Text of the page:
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Neutral Citation Number: 2011 UKUT 2 AAC
Reported Number:
File Number: CG 61 2009
Appellant: Secretary of State for Work and Pensions
Respondent: ZC
Judge/Commissioner: Judge C G Ward
Date Of Decision: 04/01/2011
Date Added: 02/02/2011
Main Category: Other current benefits
Main Subcategory: carer's allowance/invalid care allowance
Secondary Category: Students
Secondary Subcategory: full-time course
Notes: Reported as [2011] AACR 28 Carer’s allowance – meaning of “receiving full-time education” – relevance of hours actually spent – application of Deane to the test in the primary legislation The claimant was enrolled on a three-year BA course, described by the university as full-time. At all material times she was engaged in providing care for her father and was potentially eligible for carer’s allowance. Her claim was refused because she was found to be in full-time education and she appealed. Under section 70(3) of the Social Security Contributions and Benefits Act 1992 a person receiving full-time education is not entitled to carer’s allowance. Regulation 5(1) of the Social Security (Invalid Care Allowance) Regulations 1976 provides that a person shall be treated as receiving full-time education for any period during which he attends a course of education for 21 hours a week or more, including time spent in the activities specified in paragraph (2). The university stated that the claimant was expected to spend 22 hours in study. The tribunal accepted the claimant’s argument that she was able to spend fewer than 21 hours a week, because of the substantial prior knowledge she had as a result of completing a BTEC course, although she had not been exempted from any modules. The Secretary of State appealed to the Upper Tribunal, arguing that section 70(3) applied wherever a carer was undertaking a course of education which was stated to be a full-time course from the outset, even if they were studying part-time, it having been held in Secretary of State for Work and Pensions v Deane [2010] EWCA Civ 699; [2010] AACR 42 that regulation 5 was not exhaustive of the circumstances in which a person was to be regarded as being in full-time education for the purposes of entitlement to carer’s allowance. Held, allowing the appeal, that: 1. as regulation 5 has to be construed consistently with section 70(3), there is a presumption under both provisions that if the course on which a student is enrolled is one offered as a full-time university course, as opposed to a part-time university course, the recipient is in full-time education (paragraph 19); 2. the Secretary of State’s argument was too widely stated to stand as a proposition of law, as it was clear from Deane that, while there was a presumption that a student enrolled on a course described as full-time was receiving full-time education, it was possible for there to be exceptions, whether by virtue of the student being exempt from part of the course or otherwise (paragraph 26); 3. in the present case there was insufficient to rebut the presumption that the claimant, being on a course regarded as full-time, was receiving full-time education and thus that she was disentitled from carer’s allowance under section 70(3). There was therefore no need for further consideration of whether the tribunal erred in law in its approach to regulation 5 (paragraphs 26 to 28).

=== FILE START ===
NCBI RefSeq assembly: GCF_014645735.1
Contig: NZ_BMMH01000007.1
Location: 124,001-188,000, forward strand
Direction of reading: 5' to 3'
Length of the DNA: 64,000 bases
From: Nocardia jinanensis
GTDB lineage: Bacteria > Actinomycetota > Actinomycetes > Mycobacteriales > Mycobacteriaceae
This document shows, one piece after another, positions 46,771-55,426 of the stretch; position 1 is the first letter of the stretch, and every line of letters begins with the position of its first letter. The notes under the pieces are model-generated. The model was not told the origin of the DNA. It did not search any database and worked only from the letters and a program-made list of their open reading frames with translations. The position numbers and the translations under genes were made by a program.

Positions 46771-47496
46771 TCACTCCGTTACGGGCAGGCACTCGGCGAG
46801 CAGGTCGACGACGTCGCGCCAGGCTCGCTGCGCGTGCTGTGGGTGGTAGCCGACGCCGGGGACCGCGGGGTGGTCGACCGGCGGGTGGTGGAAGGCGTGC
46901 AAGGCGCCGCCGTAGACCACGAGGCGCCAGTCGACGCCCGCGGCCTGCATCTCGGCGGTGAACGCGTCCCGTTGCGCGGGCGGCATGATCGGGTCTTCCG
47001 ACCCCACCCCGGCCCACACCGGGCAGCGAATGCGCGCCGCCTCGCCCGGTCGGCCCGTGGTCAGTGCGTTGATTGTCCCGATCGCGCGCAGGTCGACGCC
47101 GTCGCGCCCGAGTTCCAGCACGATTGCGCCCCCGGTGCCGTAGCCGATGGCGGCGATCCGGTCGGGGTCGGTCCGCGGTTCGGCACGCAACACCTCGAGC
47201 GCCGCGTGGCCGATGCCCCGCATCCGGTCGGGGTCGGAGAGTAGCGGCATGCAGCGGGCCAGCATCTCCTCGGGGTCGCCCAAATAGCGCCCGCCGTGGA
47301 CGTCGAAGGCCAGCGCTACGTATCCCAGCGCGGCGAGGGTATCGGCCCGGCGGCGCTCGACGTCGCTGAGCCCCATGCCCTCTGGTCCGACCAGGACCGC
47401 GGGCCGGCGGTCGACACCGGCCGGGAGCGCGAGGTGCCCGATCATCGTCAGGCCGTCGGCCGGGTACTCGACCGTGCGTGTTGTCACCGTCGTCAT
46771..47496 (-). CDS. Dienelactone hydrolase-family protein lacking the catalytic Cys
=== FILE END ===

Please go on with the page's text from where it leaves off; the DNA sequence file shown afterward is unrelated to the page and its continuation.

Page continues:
Decision(s) to Download: [2011] AACR 28ws.doc [2011] AACR 28ws.doc